“Beautiful Beyond Belief, Savage Beyond Reason" | Ultra Trail Snowdonia
Last year, after not being able to do Grand Trail des Lacs et Chateaux, I got a message from Matthijs, asking me if V3K in Snowdonia wasn't something I wanted to do. Next thing I knew we were happily making our way over Crib Goch, followed by the Glyders and the Carneddau. When I read Michael Jones (check his website here) was organising something which can be described as the extended version, a "Beautiful beyond belief, savage beyond reason" ultra of 100 miles and +10.000m elevation (according to Garmin, it was a bit longer, 181k and 11.130m elevation), it didn't take very long to decide I wanted to be part of this. The cut-off was 48 hours, which sounds perfectly doable, but this is Snowdonia, where the terrain is always rough going. Michael added a few "fun" technical sections, preferably passing during the night, just to make sure you get to spend as much time out there as you can manage. After Legends Trail, this was definitely going to be my major challenge this year.
The race (aka "the 47h05min crawl")
After the kit check, we left Llanberis on a rainy Friday evening to climb Snowdon a first time. Although the next three sections didn't have too much elevation, it became quite clear this was going to be a true meat-grinder type of race, without any parts where you can just zone out and let your legs do the work. After the rain and just before sunset, the clouds parted and we were going into a pretty cold night. The guys at the checkpoint at Carnedd Llewelyn must have been frozen solid, but were still so kind to share their coffee. The other summits of the Carneddau had a thin layer of ice on them, which made for interesting going. No fast progress there either. But descending Pen yr Ole Wen during sunrise, I was treated with a most spectacular view on Tryfan and the Glyders. After a nice breakfast at Gwern Gof Isaf, the rest of the first loop went very well, passing the beautiful located CP7 below Devil's Kitchen and arriving back in Llanberis after 20 hours and almost three hours before the cut-off, which was as much as I could have hoped for. From there on, Bobby and me stayed pretty close to each other and had a chat from time to time. Somewhere during the day I also got a text from my girlfriend, cheering me on as I was in 17th position. Somewhat later, I received a second message, telling me there were only 17 runners left, so I was in last position (but hey! still in the race!). From the next checkpoint, our final group was formed, and it seemed a good idea to stay with Bobby and Pip, especially going into the second night.
After going up Snowdon again with a beautiful sunset, the descend to Rhyd-Ddu seemed to take ages. Good thing Bobby already knew parts of this route, as I was starting to see some things that weren't there, like faces in the stones and a cassette tape. I also started mixing English and Dutch, so wasn't making too much sense anymore (but in my mind everything was still ok!). I don't think Pip or Bobby were in a much better condition, because we agreed very quickly 30 minutes sleep at Rhyd-Ddu was a good idea before heading up the next mountains, which contained a technical section along Nantlle Ridge. After having the crew at the checkpoint taking care of us and getting a much too short nap, we were out again with only 6 hours to spare to get to the next checkpoint. It all felt pretty close, and we managed to get to Beddgelert in a little over 5 hours. Looking back, I don't think I would have made it either by myself or without that 30 minutes of sleep. I think I helped by pacing the group on the uphills, Bobby saved us a lot of time when navigation wasn't clear, and Pip always seemed to find the quickest way of the hill again, so we made a good team. Although the way-marking was most impressive, a clear head was still needed to find the correct way. Needless to say, this wasn't always easy during the second night with time ticking away. After Beddgelert, we made our way up Cnight, which I have wanted to do for years, then down again to Nant Gwynant, a long climb and a scrambly section on Y Lliwedd, down again to the miner's track, and a very last climb up to a crowded Snowdon before making our way down to Llanberis. We finished after 47 hours, with less than an hour before the cut-off, to a quite intense welcoming.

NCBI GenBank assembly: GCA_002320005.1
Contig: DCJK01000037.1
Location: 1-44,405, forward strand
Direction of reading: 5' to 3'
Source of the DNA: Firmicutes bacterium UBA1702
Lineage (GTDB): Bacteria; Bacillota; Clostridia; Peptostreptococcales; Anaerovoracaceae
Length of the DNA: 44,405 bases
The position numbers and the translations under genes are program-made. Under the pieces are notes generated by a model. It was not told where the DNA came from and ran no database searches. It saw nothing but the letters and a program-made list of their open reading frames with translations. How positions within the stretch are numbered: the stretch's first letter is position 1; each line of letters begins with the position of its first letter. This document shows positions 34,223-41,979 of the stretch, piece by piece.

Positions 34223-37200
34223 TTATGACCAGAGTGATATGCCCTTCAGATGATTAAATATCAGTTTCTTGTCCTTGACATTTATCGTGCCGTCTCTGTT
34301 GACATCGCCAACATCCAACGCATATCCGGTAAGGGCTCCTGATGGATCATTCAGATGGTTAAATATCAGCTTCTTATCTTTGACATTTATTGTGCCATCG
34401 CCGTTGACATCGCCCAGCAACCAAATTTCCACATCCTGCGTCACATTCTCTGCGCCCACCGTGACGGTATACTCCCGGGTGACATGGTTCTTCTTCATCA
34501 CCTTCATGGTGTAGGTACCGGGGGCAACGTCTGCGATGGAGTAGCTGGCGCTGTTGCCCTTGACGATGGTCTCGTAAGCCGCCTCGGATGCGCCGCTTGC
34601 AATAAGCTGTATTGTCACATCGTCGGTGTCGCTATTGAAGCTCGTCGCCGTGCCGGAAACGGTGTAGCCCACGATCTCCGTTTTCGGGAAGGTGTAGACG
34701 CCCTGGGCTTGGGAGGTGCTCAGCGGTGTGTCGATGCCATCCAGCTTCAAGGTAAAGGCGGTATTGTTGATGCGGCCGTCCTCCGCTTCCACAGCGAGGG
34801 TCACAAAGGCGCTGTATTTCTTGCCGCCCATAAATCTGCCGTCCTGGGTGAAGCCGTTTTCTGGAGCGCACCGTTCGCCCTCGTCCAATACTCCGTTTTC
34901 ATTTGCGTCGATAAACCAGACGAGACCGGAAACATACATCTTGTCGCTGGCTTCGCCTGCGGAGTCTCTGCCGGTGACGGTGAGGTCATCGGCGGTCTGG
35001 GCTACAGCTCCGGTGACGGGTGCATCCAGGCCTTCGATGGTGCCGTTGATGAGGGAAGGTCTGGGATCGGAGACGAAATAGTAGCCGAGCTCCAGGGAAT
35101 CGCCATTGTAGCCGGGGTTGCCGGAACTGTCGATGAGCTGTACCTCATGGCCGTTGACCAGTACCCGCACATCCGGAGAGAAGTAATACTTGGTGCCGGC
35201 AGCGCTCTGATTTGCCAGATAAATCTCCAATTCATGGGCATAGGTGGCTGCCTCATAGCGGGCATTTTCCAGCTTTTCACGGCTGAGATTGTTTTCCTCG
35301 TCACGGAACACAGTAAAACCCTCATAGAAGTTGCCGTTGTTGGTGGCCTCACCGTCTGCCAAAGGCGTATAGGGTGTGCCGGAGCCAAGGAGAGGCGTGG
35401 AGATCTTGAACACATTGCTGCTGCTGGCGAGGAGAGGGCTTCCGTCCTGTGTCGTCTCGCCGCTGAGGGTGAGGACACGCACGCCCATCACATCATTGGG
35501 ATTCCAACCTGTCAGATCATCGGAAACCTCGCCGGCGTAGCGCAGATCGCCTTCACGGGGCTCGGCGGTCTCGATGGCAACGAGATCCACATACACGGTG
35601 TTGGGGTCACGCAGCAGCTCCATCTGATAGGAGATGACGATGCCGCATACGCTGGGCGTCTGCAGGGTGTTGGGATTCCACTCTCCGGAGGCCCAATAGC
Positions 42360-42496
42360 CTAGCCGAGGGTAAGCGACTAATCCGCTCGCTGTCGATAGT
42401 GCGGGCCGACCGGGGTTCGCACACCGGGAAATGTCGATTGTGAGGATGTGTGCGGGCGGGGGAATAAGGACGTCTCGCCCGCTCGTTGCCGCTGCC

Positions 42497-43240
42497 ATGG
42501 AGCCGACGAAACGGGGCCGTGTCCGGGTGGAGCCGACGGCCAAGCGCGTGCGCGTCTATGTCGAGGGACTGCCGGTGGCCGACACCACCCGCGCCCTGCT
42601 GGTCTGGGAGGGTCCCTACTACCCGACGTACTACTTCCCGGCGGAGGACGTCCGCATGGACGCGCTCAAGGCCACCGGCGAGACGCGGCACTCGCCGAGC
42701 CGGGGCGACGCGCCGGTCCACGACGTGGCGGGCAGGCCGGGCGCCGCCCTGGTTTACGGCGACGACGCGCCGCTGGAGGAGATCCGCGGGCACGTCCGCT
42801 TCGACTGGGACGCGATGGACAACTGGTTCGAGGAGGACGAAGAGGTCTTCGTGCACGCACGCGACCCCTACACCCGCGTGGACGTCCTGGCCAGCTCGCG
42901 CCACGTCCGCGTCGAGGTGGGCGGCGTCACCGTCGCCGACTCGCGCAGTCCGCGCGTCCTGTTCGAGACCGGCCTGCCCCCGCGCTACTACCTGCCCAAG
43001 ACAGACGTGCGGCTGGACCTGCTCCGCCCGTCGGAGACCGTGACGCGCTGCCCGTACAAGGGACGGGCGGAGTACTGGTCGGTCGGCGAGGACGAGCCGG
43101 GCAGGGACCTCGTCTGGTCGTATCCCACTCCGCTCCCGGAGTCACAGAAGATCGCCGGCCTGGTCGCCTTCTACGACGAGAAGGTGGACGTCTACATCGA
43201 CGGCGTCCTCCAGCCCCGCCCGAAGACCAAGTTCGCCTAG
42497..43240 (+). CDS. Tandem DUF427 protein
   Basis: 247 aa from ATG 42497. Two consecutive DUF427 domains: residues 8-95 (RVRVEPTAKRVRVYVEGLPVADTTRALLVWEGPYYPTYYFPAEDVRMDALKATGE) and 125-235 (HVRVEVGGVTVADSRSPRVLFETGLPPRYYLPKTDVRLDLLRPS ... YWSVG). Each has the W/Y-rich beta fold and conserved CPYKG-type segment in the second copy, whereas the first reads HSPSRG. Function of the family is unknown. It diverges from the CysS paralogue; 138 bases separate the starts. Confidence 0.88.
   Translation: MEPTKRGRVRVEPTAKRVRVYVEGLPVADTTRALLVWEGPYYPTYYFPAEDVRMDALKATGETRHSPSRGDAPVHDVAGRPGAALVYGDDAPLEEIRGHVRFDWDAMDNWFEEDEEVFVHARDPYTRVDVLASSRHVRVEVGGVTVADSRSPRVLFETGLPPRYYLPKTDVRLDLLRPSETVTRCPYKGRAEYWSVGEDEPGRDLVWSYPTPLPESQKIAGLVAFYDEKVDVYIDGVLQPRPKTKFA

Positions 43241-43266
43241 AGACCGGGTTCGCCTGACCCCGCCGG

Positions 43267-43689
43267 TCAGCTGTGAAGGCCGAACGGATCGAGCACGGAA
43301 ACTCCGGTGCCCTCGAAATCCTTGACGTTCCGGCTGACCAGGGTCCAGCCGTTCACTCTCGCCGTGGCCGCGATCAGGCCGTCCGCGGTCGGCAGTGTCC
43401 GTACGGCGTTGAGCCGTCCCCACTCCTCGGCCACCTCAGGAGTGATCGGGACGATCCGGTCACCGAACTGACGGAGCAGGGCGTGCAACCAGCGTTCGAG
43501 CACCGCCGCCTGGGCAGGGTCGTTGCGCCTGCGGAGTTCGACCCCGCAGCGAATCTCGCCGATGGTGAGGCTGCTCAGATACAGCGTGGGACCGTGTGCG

What makes a good race?
I think for me, what makes a good race, is getting into a position where you think there's no way on earth you are going to finish, and the organisation, volunteers, other participants, people at home and yourself make you do the impossible and carry on and finishing anyway. And that's exactly what UTS delivered. I have doubted more than once whether I could finish, but there was always somebody giving me a little nudge in the right direction, getting out of the door and up that hill. As Bobby said, the terrain in Snowdonia is also very rewarding, after each climb there was a beautiful view, which made you want to continue.
So... With 55 inscriptions, I'm more than proud I finished thirteenth! And last! Which says a lot about the nature of this race. The caption of the race is "Beautiful beyond belief, savage beyond belief", and that's exactly what it was! If you are looking for an adventure, a once in a lifetime experience, UTS might just be the answer. The RD, volunteers, route etc. are all highly recommended!
Thanks again to everyone involved, this is one event I will remember and I very much hope to see you again next year.